The Political and Legal Environments Facing Business

4014 Words Jan 27th, 2011 17 Pages
CHAPTER THREE
THE POLITICAL AND LEGAL ENVIRONMENTS FACING BUSINESS

OBJECTIVES

• To discuss the different goals and functions of political systems
• To profile trends in the emergence and diffusion of political systems
• To identify the idea of political risk and approaches to managing it
• To understand how different political and legal systems affect the conduct of business
• To profile trends in the evolution and diffusion of legal systems
• To examine the major legal issues facing international business companies
• To profile the idea of intellectual property and the basis of concern and controversy

Chapter Overview

When firms source, produce, and/or market products in foreign countries, they encounter dynamic and
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Under an individualistic paradigm (e.g., the United States), political officials and agencies play a limited role in society. The relationship between government and business tends to be adversarial; government may intervene in the economy to deal with market defects, but generally it promotes marketplace competition. Under a collectivist paradigm, whether democratic (Japanese) or authoritarian (Chinese) in nature, the government defines economic needs and priorities, and it partners with business in major ways. Government is highly connected to and interdependent with business; the relationship is cooperative. B. Political Ideology A political ideology is the body of constructs, theories, and aims that constitute a sociopolitical program (e.g., liberalism or conservatism). Pluralism indicates the coexistence of a variety of ideologies within a particular society. Although shared ideologies create bonds within and between countries, differing ideol-ogies tend to split societies apart. The two extremes on the political spectrum are democracy and totalitarianism. [See Fig. 3.2.]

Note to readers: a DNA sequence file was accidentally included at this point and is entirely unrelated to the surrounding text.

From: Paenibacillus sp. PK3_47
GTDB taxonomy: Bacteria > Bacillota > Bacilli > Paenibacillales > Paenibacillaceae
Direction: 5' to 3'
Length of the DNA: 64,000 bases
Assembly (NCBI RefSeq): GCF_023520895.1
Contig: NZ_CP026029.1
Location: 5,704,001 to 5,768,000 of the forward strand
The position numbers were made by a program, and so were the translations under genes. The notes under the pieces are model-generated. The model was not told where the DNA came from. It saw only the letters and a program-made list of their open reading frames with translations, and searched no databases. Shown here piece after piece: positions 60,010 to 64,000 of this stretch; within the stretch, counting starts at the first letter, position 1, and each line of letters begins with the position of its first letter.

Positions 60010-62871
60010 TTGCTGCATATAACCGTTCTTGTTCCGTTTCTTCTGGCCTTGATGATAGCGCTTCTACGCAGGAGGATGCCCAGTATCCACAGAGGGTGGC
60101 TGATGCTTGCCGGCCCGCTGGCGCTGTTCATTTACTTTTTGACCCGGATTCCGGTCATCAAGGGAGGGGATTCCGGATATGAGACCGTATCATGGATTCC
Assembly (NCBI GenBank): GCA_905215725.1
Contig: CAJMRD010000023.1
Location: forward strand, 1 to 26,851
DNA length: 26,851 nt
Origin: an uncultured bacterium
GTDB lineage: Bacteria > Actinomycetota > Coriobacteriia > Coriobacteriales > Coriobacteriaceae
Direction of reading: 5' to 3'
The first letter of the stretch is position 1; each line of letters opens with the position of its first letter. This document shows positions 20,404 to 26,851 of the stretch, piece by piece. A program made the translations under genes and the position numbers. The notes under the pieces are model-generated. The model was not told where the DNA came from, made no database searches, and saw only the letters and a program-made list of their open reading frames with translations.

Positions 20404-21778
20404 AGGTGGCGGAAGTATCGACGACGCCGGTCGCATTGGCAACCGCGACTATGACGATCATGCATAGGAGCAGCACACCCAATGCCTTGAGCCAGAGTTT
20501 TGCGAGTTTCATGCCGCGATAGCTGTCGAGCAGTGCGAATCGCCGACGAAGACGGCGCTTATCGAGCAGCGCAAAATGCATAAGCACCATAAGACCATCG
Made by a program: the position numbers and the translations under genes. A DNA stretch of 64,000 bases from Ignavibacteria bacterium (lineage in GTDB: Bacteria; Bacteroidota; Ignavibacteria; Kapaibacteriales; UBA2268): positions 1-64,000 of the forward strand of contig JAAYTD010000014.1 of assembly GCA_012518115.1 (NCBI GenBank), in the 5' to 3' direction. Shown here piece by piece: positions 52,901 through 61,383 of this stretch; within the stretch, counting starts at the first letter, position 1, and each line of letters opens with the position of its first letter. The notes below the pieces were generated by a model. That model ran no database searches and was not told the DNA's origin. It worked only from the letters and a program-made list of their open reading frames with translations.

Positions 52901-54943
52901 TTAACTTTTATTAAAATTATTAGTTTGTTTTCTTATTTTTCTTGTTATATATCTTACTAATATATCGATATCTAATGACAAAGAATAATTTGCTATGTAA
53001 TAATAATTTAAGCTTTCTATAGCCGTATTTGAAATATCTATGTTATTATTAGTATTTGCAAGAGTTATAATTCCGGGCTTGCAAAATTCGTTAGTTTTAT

C. Democracy. A democracy represents a political system in which citizens participate in the decision-making and governance process, either directly or through elected representatives. Contemporary democracies share the following characteristics: freedom of opinion, expression, and the press; freedom to organize; free elections; an independent and fair